Before we go any further, let's just be honest: we're picking nits here.
Ohio State's offense was damn-near perfect last season. Even for a program with infinitely high expectations, the 2021 Buckeyes produced at a clip that few others could replicate, much less imagine, finishing first in the nation in yards per game, points per game, and SP+ (overall efficiency). They were so far ahead of the competition that the gap between them and the second-ranked offense in SP+ was larger than the gap between #2 and #20.
C.J. Stroud made replacing Justin Fields look easy, throwing for more yards per game than anyone in Ohio State history. TreVeyon Henderson casually set the OSU freshman record with 19 touchdowns. Oh, and Jaxon Smith-Njigba smashed the single-season school records for catches and receiving yards while playing next to a duo of first-round wideouts who combined for just shy of 2,000 yards while adding 25 touchdowns of their own.
The 2022 Buckeye offense put up numbers otherwise only seen in video games. And yet, because it wasn't perfect, changes had to be made.
While everyone here knows it was what happened on the opposite side of the ball which kept this record-breaking offense from competing for a national title, there were a few hiccups in big moments that stuck in the minds of not only Buckeye fans, but the head coach as well.
Trailing by just seven late in the first half against Oregon in the home opener, the Buckeyes faced a 4th & 2 from the Ducks' 39. Despite running the ball fairly well up to that point, a weak-side zone run (known as Wanda) was stuffed by Ducks' middle linebacker Noah Sewell, killing OSU's chances of taking momentum into the break.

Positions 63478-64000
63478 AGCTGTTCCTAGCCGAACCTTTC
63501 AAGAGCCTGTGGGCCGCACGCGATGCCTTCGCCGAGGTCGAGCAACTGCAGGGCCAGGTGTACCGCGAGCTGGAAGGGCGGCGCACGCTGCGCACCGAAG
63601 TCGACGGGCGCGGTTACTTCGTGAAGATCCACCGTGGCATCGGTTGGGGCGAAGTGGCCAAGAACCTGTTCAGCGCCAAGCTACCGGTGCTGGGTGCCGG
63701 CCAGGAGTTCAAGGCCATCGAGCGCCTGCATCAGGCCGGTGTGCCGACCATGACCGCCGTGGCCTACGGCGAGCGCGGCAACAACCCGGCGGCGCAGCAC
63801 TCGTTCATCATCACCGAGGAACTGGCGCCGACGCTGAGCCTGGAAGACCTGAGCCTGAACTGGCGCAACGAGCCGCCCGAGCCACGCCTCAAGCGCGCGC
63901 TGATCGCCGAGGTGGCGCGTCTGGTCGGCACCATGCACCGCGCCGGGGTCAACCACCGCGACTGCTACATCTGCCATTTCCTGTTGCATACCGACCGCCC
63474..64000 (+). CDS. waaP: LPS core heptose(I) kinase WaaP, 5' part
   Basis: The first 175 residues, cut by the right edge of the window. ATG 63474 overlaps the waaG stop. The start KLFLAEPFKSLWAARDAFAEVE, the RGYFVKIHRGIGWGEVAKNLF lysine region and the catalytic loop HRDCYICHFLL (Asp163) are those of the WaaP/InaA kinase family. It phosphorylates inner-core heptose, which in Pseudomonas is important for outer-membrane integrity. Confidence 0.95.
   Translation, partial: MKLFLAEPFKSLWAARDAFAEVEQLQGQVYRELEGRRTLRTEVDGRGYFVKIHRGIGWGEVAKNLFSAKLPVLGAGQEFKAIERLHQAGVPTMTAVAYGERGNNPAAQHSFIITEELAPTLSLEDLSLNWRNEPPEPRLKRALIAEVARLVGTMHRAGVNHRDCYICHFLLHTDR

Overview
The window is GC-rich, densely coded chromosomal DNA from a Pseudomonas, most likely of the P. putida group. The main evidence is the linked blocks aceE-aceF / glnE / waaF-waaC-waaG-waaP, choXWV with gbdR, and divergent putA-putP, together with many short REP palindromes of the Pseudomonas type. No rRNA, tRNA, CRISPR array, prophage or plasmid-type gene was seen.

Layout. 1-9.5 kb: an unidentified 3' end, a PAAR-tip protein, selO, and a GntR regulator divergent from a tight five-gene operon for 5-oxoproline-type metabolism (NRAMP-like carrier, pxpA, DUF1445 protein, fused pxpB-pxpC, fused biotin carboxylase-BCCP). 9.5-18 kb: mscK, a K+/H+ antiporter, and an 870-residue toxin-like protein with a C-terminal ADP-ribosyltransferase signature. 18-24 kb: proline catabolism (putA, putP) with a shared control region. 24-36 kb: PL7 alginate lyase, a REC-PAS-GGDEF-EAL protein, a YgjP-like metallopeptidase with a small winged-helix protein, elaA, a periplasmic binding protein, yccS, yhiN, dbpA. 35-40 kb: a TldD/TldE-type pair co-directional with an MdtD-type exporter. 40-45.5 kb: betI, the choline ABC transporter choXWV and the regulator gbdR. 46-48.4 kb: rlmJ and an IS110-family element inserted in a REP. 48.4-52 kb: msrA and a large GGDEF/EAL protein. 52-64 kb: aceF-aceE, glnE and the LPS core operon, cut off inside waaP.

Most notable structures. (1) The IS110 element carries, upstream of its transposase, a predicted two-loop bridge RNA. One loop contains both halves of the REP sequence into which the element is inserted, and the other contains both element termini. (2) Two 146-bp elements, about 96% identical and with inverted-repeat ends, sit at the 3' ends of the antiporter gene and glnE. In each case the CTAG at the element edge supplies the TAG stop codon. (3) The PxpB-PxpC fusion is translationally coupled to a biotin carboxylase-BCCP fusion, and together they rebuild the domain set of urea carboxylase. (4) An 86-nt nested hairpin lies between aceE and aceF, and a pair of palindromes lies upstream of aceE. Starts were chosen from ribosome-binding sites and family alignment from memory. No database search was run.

Perhaps that moment allowed a seed of doubt to fester in the minds of the coaching staff, as they elected to throw the ball in a similar 4th & 2 late in the game, only to watch it fall incomplete.
“We didn’t convert on those fourth downs," Day said following the game. "Sometimes when those go four or five, as opposed to two and three, it makes all the difference in the world, especially in that plus territory. It did today."
"So that’s something we got to go back on as an offensive staff and get it fixed and get addressed," he went on. "Because we want balance, and we don’t have balance. We had 484 yards passing and 128 yards rushing, but that’s not balanced.”
While Day was working to reach perfection in the midwest, his former mentor was back in a familiar position of tinkering with tried and true concepts in an effort to confuse the opposition. Only this time, he had traded one coast for another.
The bond between Day and Chip Kelly has been well cataloged, perhaps even better than the latter's infamous experiments while the two were together at the University of New Hampshire. Ultimately, that work took him to the national stage at Oregon a decade later, leading a transformation across all levels of the sport with spread formations and an uptempo pace.
Today, Kelly is back to his experimental ways, though this time he's bringing the game back in the opposite direction, towards a bigger, more physical game. While his win-loss record may still be a work-in-progress, his vision for a modern offense came to life last fall, as his UCLA squad finished 14th in the nation in rushing and ranked just behind league champions Utah for the best mark in the Pac-12.
While Kelly assuredly brought a great deal of creativity to the game-planning process, he wasn't the only one. Justin Frye played a major part in developing some of those new wrinkles that allowed the Bruins to run all over the competition, which is why Day hired him to coach the offensive line in Columbus this season.
“I think being out with Chip (Kelly) and out at UCLA, kind of having a little bit wider approach than just being with the offensive line is a big deal,” Day said of Frye this summer. “Sometimes in the O-line, you just kind of see between tackle to tackle. I think he sees sideline to sideline now, and I think it made him a better coach.”